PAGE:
Everyone in county government is mad at me, the Chamber of Commerce thinks I’m out in left field, and even loyal readers question my sanity.
Wednesday’s blog about whether the county should place a traffic signal on C.R. 491 at Horace Allen Street in Lecanto certainly generated lots of conversation. Most from people who thought I couldn’t be more wrong.
“A signal light there would back up traffic on 491 horribly. Bad idea,” someone wrote.
In fact, looking through the comments, I didn’t find a single one who agreed with me. Others suggested different improvements, such as right-turn only off Horace Allen, or dropping the speed limit on Horace Allen and Maylen Avenue to discourage it from being a cut-through.
Like I said…perfect!
The idea of the blog is not to barrel over Citrus County with my wisdom which, as we all know, is somewhat inconsistent. I provide subject, background, perspective and a little opinion — then it’s handed off to you. A successful blog is not one where 40 people agree with me. A successful blog is one where 40 people are engaged in polite conversation.
Why, you may ask, am I so hung up on conversation? Can’t we just go on with our lives complaining about the County Commission in Soundoff, sending nasty emails and acting like there’s nothing we can do?
Well, yes, of course. If we want to play the victim of local government, have at it. That’s not my Citrus County, though.
You see, there’s a bigger picture here. A reason why we’ll stay stuck if citizens and decision-makers don’t have meaningful public dialogue.
It’s this: sales tax.
We haven’t talked much about sales tax recently, but the idea is still there. A penny sales tax on the 2026 ballot — I call it “1 for All” — to pay for the things we need but can’t afford. Topping my list is our woeful road network.
Spend any time at County Commission meetings and invariably if the conversation is roads someone will mention how much easier it would be with that additional penny sales tax. It would raise about $15 million a year, with tourists paying 25% of it.
From a commissioner standpoint, the sales tax is a huge winner. Citrus is the only county in Florida to not have that additional penny sales tax and commissioners see the absolute logic of adding Citrus to the list.
Except one thing. One glaring obstacle. Voters have to approve it.
And the law says the County Commission’s only role is placing a referendum on the ballot. After that, commissioners can’t spend a dime of public money advocating for it.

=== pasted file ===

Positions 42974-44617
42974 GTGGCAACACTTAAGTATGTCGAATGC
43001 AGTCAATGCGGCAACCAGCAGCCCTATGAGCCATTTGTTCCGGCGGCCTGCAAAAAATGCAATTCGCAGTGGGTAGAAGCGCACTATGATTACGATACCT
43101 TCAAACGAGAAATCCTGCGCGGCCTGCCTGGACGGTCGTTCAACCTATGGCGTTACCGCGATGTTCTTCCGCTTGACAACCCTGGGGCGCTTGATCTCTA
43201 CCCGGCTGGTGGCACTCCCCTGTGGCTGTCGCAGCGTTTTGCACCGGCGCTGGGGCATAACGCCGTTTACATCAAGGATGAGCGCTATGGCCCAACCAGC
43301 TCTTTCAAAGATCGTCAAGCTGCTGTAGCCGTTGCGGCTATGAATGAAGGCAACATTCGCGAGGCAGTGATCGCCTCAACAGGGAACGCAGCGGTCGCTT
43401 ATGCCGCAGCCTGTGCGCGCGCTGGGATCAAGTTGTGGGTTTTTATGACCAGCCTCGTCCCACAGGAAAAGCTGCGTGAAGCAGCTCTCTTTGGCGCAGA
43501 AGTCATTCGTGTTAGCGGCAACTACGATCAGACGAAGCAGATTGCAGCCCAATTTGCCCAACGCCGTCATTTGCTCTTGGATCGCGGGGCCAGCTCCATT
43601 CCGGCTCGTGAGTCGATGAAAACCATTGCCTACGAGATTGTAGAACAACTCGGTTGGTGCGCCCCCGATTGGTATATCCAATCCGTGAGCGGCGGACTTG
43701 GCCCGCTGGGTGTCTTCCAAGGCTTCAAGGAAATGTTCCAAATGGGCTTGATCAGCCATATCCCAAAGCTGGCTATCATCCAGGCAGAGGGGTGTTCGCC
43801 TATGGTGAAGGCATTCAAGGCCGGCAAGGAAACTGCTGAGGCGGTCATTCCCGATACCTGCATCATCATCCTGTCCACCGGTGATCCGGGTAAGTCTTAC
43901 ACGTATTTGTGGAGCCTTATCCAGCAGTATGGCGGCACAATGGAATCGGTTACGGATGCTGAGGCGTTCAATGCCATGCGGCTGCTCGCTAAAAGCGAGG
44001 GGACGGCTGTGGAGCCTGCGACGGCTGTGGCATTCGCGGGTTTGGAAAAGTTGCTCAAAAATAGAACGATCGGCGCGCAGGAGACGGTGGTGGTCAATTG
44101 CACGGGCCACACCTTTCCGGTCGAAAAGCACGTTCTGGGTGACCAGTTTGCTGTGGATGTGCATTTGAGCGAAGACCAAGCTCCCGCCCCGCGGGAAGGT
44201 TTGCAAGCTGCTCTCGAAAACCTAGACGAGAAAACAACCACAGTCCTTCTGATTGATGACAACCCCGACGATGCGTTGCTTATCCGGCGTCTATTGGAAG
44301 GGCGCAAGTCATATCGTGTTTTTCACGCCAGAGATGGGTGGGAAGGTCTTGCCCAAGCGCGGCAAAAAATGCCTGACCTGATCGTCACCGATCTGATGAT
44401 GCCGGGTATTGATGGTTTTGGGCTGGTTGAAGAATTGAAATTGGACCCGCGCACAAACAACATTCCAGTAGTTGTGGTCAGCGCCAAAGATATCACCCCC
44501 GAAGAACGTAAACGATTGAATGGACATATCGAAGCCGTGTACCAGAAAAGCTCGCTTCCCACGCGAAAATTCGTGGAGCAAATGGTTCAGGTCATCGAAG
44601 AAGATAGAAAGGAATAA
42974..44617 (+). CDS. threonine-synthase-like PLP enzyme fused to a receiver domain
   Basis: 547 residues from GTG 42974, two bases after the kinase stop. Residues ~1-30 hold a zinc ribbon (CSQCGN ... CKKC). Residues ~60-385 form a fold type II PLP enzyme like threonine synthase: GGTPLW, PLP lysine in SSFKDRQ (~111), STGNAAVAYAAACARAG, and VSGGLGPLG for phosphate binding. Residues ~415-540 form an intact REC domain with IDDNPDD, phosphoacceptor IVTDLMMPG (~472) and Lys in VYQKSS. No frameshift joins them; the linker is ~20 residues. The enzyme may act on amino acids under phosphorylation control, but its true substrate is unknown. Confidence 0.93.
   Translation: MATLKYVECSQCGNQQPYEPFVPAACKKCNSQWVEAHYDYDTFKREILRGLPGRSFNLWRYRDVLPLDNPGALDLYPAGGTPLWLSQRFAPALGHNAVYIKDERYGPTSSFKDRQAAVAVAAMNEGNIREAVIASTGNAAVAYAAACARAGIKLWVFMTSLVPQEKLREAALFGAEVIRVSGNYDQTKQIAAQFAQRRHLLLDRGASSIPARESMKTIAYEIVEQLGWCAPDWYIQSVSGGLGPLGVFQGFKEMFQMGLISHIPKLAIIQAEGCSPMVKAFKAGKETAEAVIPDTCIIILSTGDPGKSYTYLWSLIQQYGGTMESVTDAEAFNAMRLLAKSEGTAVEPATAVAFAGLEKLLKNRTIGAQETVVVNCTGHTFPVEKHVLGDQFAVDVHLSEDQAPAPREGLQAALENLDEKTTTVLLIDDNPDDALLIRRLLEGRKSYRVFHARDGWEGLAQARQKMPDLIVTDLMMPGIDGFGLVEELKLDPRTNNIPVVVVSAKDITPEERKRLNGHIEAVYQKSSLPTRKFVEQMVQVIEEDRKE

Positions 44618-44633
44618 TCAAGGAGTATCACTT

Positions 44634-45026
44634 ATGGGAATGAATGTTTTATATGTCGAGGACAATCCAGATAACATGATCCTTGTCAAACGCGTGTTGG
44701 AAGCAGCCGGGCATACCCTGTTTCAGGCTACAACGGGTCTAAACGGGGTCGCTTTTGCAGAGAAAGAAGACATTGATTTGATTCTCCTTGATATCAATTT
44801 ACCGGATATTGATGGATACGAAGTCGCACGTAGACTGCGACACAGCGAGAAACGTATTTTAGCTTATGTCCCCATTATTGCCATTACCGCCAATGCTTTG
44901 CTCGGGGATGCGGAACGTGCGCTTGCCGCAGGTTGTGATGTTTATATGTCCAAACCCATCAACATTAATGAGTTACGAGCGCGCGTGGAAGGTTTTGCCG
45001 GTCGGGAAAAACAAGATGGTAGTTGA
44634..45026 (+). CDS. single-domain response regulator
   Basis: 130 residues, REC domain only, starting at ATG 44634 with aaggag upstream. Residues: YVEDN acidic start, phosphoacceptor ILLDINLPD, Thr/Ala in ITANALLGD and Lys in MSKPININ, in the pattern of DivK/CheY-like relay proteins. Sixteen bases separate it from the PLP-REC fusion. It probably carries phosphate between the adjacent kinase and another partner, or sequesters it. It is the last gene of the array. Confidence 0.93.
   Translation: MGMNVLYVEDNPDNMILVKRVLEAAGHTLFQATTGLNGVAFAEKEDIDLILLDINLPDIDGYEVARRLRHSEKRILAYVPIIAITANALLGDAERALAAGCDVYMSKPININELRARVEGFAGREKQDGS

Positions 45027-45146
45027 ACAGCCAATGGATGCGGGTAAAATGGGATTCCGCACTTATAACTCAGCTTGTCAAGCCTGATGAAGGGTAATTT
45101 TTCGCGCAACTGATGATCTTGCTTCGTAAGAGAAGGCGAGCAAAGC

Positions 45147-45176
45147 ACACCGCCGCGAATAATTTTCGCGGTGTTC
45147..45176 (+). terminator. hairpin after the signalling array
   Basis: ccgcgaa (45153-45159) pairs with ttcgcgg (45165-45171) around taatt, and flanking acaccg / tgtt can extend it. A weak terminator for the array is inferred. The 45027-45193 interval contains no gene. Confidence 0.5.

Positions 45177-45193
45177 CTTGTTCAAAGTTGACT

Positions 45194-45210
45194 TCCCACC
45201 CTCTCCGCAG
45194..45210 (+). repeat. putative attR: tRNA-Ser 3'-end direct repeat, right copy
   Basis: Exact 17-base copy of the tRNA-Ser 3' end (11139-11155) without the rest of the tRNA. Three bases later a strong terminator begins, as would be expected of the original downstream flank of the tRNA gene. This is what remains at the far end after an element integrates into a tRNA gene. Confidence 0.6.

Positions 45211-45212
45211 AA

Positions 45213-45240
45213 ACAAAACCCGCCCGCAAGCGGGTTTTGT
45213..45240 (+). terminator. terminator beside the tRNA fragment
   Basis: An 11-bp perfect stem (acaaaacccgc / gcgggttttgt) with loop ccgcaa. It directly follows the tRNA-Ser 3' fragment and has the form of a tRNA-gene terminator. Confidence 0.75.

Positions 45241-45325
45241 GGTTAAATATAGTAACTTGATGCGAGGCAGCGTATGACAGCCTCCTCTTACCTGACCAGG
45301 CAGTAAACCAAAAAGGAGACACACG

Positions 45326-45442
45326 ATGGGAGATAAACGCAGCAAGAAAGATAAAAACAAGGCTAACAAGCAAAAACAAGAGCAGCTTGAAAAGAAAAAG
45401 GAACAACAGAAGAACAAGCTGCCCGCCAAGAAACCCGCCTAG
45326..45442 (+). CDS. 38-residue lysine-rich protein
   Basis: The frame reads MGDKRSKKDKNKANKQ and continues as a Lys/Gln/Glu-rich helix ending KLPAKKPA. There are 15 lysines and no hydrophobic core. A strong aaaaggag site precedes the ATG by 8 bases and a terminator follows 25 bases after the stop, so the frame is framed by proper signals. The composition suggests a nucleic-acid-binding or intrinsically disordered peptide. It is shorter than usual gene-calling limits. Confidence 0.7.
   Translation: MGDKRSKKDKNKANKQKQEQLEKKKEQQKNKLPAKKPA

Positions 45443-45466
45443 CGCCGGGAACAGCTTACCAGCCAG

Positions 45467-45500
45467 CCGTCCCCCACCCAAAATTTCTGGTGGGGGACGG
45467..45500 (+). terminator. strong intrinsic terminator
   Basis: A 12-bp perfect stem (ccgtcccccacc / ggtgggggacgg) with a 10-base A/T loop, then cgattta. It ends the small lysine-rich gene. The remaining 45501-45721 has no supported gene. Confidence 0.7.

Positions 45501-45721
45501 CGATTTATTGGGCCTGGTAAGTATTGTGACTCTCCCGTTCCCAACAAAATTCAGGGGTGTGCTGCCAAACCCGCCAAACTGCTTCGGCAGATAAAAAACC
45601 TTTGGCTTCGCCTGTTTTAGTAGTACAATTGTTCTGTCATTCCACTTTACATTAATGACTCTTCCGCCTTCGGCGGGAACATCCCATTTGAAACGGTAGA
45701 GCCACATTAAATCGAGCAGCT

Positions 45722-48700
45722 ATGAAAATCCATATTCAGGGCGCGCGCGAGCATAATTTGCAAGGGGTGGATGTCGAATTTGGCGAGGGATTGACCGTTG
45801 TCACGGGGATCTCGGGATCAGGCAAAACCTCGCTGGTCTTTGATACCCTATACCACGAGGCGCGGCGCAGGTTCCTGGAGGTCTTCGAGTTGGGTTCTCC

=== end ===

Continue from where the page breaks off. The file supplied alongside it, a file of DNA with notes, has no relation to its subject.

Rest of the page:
A tax referendum is a true partnership. Community leaders support the referendum and county commissioners promise to spend it wisely. Voters who trust the process will support it; those who don’t, won’t.
The process has many components but I’m focusing today on communication. Simply, we need to start having some real conversations about our road network and just what the heck we’re going to do about it.
Commissioner Rebecca Bays’ idea for concurrency — developers pay their fair share of road improvements — is great in theory but the details are scary. It means identifying tens of millions of dollars in necessary road improvements to handle the growth that’s arriving now and coming tomorrow.
Unfortunately, I know of no other way to get a handle on our road needs. I had suggested a while back that the county and two cities combine forces for a countywide transportation master plan that identifies our weak points and offers remedies. Concurrency is similar and — GASP! — will require a consultant to set us on the right path.
None of this is easy. Studies cost money. We all know “consultant” brings a bitter taste to taxpayers, but that’s really unfair. Wasting money on studies that are not needed or won’t go anywhere is one thing; investing in a plan to serve us for decades seems like a wise investment.
Griping about C.R. 491, residential road resurfacing, Croft Avenue (today’s photo), Turkey Oak Drive, Cardinal Street, or any other traffic mess is an exercise in futility. And saying no to all new growth, while a cheap and easy campaign slogan, is not a plan.
No. This challenge is ours alone. Just Wright Citrus readers are engaged in conversation about roads and all we’re asking is for commissioners to take the lead.
Together. That’s how this will happen. Or not.
Join the discussion on our Facebook page.
Mike Wright has written about Citrus County government and politics for 36 years.